There’s danger in every aspect of firing, from WARN Act layoffs and exit interviews to constructive discharge and more.
Learn how to fire an employee and sidestep wrongful termination lawsuits, with battle-tested firing procedures, and employment termination letters. At last, you can fire at will!
Q. We keep hearing that retaliation can be a bigger lawsuit worry for employers than even discrimination or harassment. What kinds of employment laws impose retaliation liability?
Here’s a reminder if you work at a Texas public university or another state-affiliated organization: Employees may have a “property interest” in their jobs. That means they’re entitled to receive notice that they are being fired—and to challenge the decision.
A West Texas A&M University violin instructor, who is also a member of the university’s acclaimed Harrington String Quartet, has agreed to settle a lawsuit that alleged she was fired after she missed work due to pregnancy complications and subsequent time off she took after giving birth.
The U.S. Supreme Court has unanimously ruled that an employer may be held liable for employment discrimination under the Uniformed Services Employment and Reemployment Rights Act (USERRA), based on the discriminatory animus of an employee who influenced, but did not make, an ultimate employment decision.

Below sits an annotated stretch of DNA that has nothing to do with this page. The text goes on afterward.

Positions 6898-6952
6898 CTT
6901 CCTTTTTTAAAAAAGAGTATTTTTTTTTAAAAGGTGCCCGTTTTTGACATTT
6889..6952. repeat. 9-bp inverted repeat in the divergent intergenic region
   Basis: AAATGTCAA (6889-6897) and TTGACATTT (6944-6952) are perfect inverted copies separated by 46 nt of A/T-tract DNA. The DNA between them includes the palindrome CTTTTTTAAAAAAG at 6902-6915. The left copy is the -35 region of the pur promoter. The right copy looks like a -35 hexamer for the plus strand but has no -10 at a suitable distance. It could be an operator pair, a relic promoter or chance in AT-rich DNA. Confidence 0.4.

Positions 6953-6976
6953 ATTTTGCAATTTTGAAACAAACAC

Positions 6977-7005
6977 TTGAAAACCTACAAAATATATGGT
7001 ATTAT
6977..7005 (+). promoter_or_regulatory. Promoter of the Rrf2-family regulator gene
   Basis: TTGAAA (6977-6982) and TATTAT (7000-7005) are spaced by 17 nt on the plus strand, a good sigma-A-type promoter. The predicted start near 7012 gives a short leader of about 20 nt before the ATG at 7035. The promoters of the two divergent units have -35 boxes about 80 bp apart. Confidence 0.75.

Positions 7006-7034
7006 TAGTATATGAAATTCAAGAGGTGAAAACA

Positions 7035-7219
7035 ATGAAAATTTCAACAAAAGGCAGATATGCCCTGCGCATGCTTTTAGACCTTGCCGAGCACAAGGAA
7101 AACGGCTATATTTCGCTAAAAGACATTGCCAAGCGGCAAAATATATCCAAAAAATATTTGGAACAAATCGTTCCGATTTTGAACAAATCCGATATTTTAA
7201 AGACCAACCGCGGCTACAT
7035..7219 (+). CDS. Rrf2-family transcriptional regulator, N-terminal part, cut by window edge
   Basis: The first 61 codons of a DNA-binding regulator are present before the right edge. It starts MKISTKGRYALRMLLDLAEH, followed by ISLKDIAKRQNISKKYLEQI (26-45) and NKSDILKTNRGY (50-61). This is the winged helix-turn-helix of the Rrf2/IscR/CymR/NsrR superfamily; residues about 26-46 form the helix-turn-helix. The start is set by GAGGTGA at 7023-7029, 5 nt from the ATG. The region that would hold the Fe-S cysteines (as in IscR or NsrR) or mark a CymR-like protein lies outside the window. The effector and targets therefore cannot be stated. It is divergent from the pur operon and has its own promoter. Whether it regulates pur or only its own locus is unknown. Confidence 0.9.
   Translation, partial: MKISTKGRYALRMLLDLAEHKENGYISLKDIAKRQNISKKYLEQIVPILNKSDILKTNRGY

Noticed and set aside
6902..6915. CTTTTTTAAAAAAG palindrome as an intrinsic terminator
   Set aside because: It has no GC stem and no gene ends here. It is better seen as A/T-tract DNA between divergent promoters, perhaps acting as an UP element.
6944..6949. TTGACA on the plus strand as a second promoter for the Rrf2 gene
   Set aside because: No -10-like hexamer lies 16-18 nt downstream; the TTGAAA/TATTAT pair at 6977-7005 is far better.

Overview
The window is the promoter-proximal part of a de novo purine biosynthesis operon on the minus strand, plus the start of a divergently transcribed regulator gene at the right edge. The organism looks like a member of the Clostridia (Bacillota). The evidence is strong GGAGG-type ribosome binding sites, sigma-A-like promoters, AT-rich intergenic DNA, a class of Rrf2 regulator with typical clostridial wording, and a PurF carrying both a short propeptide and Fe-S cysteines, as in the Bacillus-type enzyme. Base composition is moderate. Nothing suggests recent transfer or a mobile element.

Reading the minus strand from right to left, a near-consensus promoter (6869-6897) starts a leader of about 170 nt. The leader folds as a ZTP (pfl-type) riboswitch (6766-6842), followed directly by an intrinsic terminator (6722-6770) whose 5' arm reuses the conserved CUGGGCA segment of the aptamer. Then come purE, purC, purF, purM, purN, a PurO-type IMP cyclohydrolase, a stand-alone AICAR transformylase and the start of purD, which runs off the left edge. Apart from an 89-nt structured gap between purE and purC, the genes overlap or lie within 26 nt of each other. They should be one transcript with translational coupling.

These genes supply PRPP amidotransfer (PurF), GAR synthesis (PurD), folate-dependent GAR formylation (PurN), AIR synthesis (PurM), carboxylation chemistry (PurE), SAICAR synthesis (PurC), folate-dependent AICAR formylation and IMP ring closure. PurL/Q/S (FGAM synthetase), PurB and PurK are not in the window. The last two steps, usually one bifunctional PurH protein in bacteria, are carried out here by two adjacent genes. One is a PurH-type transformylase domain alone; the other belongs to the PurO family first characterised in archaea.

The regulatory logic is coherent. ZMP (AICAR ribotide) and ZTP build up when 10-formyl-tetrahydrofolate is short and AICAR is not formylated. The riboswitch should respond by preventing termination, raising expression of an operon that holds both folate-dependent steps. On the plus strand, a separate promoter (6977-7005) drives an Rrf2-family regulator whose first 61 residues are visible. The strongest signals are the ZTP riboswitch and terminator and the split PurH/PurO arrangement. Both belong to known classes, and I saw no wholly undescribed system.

Many employers don’t like to provide specific reasons for firing someone. Instead, they simply tell the employee that he is being terminated from his at-will employment. Don’t take that as an excuse not to document the reason you are terminating the employee.
The U.S. Supreme Court has ruled that to prove age discrimination, employees have to show that age was the sole reason for an adverse employment action. That usually means employees can’t claim that other types of discrimination were also in play.
Most workers are at-will employees, who can be fired for any reason or no reason at all, as long as your actions don’t violate anti-discrimination laws. That can tempt some supervisors to get lazy and fire a difficult employee without documenting exactly why. That’s a big mistake.
There’s good news for Ohio employers worried about ADA compliance: The 6th Circuit Court of Appeals has refused to change the law on disability discrimination. A recent ruling upheld prior court decisions that said an employee can’t win a disability discrimination discharge lawsuit unless she can prove that her disability was the “sole” reason for the discharge.
Employees are expected to follow directions and treat their supervisors with respect. Employees who lose their tempers or refuse to follow legitimate directions are insubordinate. That means you can terminate them, a decision courts will rarely second-guess.
Beth Rist, former Ironton police officer and current Ironton City Council member, appears to have exhausted her legal appeals in her battle to return to uniform. The Ohio Supreme Court has declined to hear her case.